The Free Trade Hall has a long and illustrious history being the site of both 1872 Benjamin Disraeli’s One Nation speech and Bob Dylan’s “Judas!” shout in 1966. The Lesser Free Trade Hall was not so illustrious being in the same building but a lot smaller, but it had a stage. By this point the dynamic  duo had become Pete Shelley and Howard Devoto and their group was named Buzzcocks (never  The Buzzcocks according to Shelley). Buzzcocks should have played as support to the gig which was scheduled for the 4thJune but they were not going to be ready so Devoto dragged in the only band he  actually knew because he had had a summer job with one of them. Solstice were an old style  prog/heavy rock band who apparently featured Nantucket Sleigh ride as a highlight of their set. 


The rest is history and has been voted as one of the three most important gigs of all time (work out
the other two yourselves) And of course every northerner from Fred Dibnah to Ena Sharples were there and they all formed bands and made Manchester great again 

In fact there were about 30-40 people there, the presence of former Factory Records boss Tony Wilson has been disputed but certainly as well as most of Buzzcocks, Mark E Smith of the Fall, Bernard Sumner and Peter Hook from New Order/Joy Division , Morrissey later of The Smiths and writer Paul Morley were all witnesses.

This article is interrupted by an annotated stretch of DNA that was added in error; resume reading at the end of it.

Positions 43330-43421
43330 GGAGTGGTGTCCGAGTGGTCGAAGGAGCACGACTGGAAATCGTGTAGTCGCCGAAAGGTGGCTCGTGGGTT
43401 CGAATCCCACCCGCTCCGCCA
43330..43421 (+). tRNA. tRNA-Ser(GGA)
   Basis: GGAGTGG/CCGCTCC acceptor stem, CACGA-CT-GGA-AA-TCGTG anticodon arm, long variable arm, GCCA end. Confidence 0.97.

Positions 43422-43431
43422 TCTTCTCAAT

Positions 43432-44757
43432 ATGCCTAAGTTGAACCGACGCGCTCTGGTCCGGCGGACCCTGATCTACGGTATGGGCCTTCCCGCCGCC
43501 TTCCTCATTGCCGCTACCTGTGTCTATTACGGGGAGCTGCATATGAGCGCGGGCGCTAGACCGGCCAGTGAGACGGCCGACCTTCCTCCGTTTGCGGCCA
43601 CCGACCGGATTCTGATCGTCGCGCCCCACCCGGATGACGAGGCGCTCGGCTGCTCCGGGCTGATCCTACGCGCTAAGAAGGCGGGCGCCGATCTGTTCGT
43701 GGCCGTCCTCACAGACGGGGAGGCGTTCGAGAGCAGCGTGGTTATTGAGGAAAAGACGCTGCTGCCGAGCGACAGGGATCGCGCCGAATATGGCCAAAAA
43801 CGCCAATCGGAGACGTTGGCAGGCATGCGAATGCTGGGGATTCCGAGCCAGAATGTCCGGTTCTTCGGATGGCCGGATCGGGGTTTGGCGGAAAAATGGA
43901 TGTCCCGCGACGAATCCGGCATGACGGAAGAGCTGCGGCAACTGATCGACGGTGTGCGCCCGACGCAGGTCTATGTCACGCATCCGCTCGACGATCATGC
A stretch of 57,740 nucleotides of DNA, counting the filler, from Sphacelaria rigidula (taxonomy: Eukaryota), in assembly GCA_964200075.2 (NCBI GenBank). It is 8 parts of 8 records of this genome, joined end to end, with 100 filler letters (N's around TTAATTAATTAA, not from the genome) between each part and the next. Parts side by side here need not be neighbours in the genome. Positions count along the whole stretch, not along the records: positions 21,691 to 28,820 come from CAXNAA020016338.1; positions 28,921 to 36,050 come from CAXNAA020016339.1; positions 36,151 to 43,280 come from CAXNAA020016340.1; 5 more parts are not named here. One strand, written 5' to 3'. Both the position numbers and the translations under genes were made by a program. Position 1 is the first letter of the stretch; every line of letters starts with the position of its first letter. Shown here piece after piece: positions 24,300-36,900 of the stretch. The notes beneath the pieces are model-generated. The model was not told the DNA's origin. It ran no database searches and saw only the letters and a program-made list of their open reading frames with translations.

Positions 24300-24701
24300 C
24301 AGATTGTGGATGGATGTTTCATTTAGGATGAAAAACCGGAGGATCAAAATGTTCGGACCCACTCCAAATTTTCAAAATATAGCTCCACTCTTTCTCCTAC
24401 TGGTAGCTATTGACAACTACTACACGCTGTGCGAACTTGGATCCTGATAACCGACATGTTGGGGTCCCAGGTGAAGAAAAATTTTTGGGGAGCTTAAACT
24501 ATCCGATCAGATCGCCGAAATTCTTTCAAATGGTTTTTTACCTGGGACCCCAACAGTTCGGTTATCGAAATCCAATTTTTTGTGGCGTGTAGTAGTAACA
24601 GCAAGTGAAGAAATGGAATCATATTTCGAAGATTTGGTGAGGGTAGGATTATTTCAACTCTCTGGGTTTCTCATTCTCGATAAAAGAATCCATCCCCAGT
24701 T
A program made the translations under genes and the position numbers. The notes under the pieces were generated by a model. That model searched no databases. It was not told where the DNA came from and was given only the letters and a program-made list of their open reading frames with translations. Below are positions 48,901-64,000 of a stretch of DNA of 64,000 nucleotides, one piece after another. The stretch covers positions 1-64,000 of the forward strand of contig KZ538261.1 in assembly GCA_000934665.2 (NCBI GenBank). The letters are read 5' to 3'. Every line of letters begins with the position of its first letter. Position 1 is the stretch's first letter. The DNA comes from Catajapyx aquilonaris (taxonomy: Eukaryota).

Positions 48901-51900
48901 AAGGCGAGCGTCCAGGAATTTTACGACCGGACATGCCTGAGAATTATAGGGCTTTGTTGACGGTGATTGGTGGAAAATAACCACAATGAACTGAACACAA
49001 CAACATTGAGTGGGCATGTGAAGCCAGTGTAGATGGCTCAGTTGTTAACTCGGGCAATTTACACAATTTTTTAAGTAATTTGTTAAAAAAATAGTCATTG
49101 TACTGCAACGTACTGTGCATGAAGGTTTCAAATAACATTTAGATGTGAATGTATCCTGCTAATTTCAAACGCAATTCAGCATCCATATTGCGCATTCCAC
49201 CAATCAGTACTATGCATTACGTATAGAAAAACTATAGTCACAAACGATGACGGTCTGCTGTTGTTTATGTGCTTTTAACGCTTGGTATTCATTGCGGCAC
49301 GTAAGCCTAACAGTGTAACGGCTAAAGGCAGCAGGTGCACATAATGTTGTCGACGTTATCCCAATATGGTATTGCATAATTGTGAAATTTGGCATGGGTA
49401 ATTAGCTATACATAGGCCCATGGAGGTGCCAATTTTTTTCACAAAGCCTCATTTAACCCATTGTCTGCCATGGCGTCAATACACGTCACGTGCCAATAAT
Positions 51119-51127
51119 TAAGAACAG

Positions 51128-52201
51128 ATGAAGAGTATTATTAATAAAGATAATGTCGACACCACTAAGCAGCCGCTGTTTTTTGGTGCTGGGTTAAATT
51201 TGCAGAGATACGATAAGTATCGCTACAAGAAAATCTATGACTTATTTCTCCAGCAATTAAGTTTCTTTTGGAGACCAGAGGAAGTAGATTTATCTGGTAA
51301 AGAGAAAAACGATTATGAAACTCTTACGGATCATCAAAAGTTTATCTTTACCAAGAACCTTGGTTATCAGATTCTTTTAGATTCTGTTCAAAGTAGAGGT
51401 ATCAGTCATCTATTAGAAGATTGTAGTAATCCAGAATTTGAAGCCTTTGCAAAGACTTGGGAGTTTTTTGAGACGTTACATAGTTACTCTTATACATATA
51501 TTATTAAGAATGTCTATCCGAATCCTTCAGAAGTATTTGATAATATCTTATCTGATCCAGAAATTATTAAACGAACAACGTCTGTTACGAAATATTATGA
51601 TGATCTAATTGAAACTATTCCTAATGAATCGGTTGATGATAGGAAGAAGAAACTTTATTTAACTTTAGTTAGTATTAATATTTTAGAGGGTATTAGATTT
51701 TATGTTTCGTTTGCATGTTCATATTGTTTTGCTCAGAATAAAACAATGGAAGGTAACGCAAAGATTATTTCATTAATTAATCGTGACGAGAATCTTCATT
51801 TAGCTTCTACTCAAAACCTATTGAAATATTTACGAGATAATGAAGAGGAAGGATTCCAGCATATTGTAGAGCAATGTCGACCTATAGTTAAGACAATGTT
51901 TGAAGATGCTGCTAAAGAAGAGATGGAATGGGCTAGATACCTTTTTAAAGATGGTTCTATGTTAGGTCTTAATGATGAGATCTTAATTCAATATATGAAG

In fact Manchester had a lot more going on than a lot of northern towns at that time, Tony Wilson fronted a TV show ‘So It Goes’ which was something of a joke to the city that produced The Old Grey Whistle Test and Top of the Pops but as the music of the Northwest started to explode so Wilson’s profile and influence grew and within 5 years Factory Records would be a major player.

 Manchester also had its own proto punk/Eddie and the Hot Rods/ John the Baptist band namely Slaughter and the Dogs. Like the Hot Rods they were a genuinely working class group who were never quite cool enough for punk having learned to actually play and get gigs in working men’s clubs.


Just 6 weeks later there was a repeat performance at The Lesser Free Trade Hall where the Pistols
were supported by Slaughter and the Dogs as well as Buzzcocks. The Dogs were regarded as too
showbiz by many but Buzzcocks, with Shelley playing a Woolworth electric guitar which he had
sawn the top half off went down well.

The impression the Pistols made was instantaneous but a lot of the punters were not overly
impressed and Morrissey in particular penned a letter to the NME which was quite critical of the
band. This gig was different though, previously punters were expected to leave the venue full of
admiration and awe towards the headlining act, but people leaving the Pistols gig were struck with
one thought. 

‘I could do that’

Peter Hook for example was to go virtually straight to a music shop and walk out with the first bass
the salesperson offered him, and so Warsaw later to be Joy Division later still New Order was born
joining Buzzcocks, The Drones, Slaughter and the Dogs and Ed Banger and the Nosebleeds on the
Manchester Punk scene.

There was a lot more people there now, soon bands were forming all over Britain and the Sex Pistols were about to get their first ever TV performance from a Manchester TV studio